Colour temperature of the flash units is usually daylight balanced at around 5500 Kelvin and depending on the brand will stay more or less in that region when you shoot. The light itself will be quite harsh with hard defined shadows. This can be corrected a bit with light modifiers, but those do take extra space in your bag as well.


Radio Triggers

There are standard radio triggers that will do the basic job of sending and/or receiving a signal. There are also radio triggers that can be programmed and adjusted to be in perfect sync with a particular flash to work above 1/250th sec shutter speed. Some radio triggers are universal and can work with any flash unit through dedicated sync cables and adaptors, some are brand specific. That is usually the case with more expensive lighting kits. And these will always be in perfect sync with its own branded flash units, so you won't have to tinker with the software adjustments.

Stands

You will require stands to mount your flashes to have full control over your light angles. 

Manfrotto Nano Stands is all you need. Small, light and affordable. You might also consider super-clamps. These can be attached to various objects and act as a stand on their own.

To add more flexibility to your stands you can add mini ball heads like Cullmann CB2.7 Ball Head.

Batteries

Most compact flash units require AA batteries. The best practice is to get rechargeable batteries, plenty of them. On average one flash unit takes 4 AA batteries. 

Eneloop AA batteries are on the expensive side but they are 100% worth it. These are produced by Panasonic nowadays but should be of the high quality as the originals.

Chargers

Technoline BL-700 or Maha Energy (Powerex) MH-C800S are the best match for your Eneloop batteries. These are expensive but work without surprises. Plus Technoline charger can bring back to life or refresh those troubling cells you get from time to time.

Lighting Kit Option 1

Nikon SB80-DX flash units (or any other flash) + Pocket Wizard Transceivers Plus II or Plus III or Plus X.

Nikon flash units can be any other flash units of the similar price/size/make. The reason why I picked SB80-DX is that these are packed with everything you might need, but for a very affordable price and reasonable size when paired with a trigger. These can be used as optical slaves too.

You will need 1 trigger on your camera and a second one connected to your flash unit for off camera setup. Add an extra trigger for every flash unit you bring in.

This setup will give you a traditional setup where you set flash units to 1/4 power and shutter to 1/250th sec and then you play with the rest of the settings (aperture/ISO) to make it work. You'll be using flash duration to freeze your subject. Depending on how bright it is during the day - it might work or not in those conditions. But indoors and in shade areas - this will work 100%.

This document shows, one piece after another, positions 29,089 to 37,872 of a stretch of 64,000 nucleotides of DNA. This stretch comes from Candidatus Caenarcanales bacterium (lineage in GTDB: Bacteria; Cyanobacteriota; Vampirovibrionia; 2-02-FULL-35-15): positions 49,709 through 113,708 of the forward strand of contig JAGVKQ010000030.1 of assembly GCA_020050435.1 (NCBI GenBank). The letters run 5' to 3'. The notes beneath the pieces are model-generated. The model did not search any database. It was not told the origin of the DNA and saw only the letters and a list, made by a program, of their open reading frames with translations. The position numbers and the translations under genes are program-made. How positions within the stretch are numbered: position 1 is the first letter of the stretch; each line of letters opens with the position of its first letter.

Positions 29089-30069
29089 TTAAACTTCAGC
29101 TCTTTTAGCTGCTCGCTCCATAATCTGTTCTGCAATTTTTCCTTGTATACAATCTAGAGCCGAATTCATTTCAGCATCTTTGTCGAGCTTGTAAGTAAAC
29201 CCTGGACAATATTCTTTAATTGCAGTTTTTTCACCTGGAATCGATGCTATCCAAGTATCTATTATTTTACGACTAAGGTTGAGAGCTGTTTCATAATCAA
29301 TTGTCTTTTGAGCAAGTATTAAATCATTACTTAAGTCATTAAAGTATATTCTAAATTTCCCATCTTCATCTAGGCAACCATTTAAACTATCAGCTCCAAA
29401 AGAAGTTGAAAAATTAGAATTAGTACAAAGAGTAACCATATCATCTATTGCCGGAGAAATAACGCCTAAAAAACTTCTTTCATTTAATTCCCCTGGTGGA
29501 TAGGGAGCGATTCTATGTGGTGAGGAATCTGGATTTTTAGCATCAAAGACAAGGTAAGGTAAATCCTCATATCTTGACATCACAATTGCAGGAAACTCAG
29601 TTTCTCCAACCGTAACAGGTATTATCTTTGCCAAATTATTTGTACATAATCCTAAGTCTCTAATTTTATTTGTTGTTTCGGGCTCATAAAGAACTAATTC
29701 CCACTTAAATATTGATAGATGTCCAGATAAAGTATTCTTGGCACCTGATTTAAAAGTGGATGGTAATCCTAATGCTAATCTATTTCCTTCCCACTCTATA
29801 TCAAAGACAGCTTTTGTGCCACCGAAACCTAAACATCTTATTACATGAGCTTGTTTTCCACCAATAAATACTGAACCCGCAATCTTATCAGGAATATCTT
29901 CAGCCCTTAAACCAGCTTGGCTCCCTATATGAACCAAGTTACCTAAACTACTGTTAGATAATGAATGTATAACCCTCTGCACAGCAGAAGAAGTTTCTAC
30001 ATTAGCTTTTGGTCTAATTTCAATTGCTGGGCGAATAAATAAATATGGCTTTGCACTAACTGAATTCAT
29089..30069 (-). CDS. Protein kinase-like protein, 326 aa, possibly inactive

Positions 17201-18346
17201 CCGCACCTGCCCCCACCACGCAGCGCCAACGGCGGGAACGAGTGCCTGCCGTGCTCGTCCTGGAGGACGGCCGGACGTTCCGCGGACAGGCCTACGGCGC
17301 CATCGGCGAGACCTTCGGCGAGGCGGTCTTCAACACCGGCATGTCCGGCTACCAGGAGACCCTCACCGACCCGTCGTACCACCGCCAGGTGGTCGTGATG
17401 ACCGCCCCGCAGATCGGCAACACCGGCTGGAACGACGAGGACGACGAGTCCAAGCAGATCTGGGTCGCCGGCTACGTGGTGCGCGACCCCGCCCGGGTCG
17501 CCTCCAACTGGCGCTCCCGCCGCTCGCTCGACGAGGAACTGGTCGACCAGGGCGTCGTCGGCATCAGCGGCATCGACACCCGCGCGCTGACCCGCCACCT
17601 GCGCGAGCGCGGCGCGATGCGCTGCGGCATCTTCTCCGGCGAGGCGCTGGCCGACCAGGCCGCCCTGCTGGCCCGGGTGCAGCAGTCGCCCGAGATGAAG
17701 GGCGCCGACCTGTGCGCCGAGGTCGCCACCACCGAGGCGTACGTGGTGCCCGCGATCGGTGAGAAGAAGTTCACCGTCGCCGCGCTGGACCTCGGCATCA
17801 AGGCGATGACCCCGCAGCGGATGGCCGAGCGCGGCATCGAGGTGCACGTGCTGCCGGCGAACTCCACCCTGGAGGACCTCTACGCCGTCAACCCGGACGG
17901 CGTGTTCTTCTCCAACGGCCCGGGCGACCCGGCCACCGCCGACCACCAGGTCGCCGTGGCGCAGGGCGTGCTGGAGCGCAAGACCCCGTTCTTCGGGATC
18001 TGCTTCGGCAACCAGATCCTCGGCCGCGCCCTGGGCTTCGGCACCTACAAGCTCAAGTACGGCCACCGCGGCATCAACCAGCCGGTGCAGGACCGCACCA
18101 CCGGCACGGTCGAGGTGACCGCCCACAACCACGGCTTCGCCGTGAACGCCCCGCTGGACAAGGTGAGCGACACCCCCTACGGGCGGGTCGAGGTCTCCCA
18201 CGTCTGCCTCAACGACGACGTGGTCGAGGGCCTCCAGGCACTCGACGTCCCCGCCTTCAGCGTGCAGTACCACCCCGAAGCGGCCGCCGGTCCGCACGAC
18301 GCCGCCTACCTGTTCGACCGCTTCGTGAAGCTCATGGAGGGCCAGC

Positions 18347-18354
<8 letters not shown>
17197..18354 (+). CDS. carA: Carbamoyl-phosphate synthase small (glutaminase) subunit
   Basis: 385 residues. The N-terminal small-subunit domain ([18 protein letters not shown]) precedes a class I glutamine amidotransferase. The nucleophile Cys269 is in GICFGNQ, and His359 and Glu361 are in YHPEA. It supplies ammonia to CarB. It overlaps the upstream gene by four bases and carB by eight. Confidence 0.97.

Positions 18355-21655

You do need AA batteries for both flash units and triggers.

Lighting Kit Option 2

Pocket Wizard Flex TT5 universal triggers (or Mini TT1) + any flash units.

Flex TT5 triggers add Hyper Sync (High Speed Sync) on top of normal triggering/receiving functions to your setup. By using Pocket Wizard's own software you can better sync your flash units with these triggers. And then you can go above 1/250th sec all the way to 1/2000th sec depending on the particular flash unit. All flash units have different flash durations when in full power mode so can be a bit tricky. Pocket Wizard have a dedicated Wiki page for all the FAQ.

You will need 1 trigger on your camera and a second one connected to your flash unit for off camera setup. Add an extra trigger for every flash unit you bring in. For optimal HSS work use only TT5's or MiniTT1's. When triggering in normal mode you can mix up TT5's with Plus II, Plus III & Plus X.

You do need AA batteries for both flash units and triggers.

Lighting Kit Option 3

Godox Witstro AD360 or AD360II.

These flash units are larger in size compared to regular speedlights but they come with battery packs, more power and HSS option built in. Price wise these might seem like a bit more expensive, but they offer the best value for your money at the moment.

All you need is to use their own trigger on camera and tiny receivers on the flash units. These are cheap, way cheaper than Pocket Wizard products. 

If there is no need to overpower the sun or you want to save power which you have plenty thanks to battery packs you can always shoot in traditional mode at 1/250th sec with these. If the need arises to go over that shutter speed - you just set the units to the full power (which you can control with a separate remote controller) and shoot in High Speed Sync mode.

Everything about these flash units is affordable, so seems to be the best solution if you have space in your bag for these.

Lighting Kit Option 4

Elinchrom ELB 400Profoto B1 and similar solutions.

These are portable battery powered flash solutions from established studio light manufacturers. The quality of produced light is the main focus for them. So while being way more powerful than small portable flash units, with HSS support and plenty light modifiers available for them - these are very expensive, quite bulky and most likely will require an assistant to help you with protecting them from being hit by a board.

They come with their own radio triggers, battery packs and can be operated as normal flash units or in HSS mode.

Everything about these is expensive - replacement parts, batteries, bags, cables, etc.

*Cheap Chinese radio triggers do work, most of them, but they are not always that reliable. You do save a lot, but they usually fail when most needed.


 
In My Photography Bag: Joel Peck

In My Photography Bag: Joel Peck

Giveaway #2 - Win A Pair Of Nike SB Janoski Shoes

Giveaway #2 - Win A Pair Of Nike SB Janoski Shoes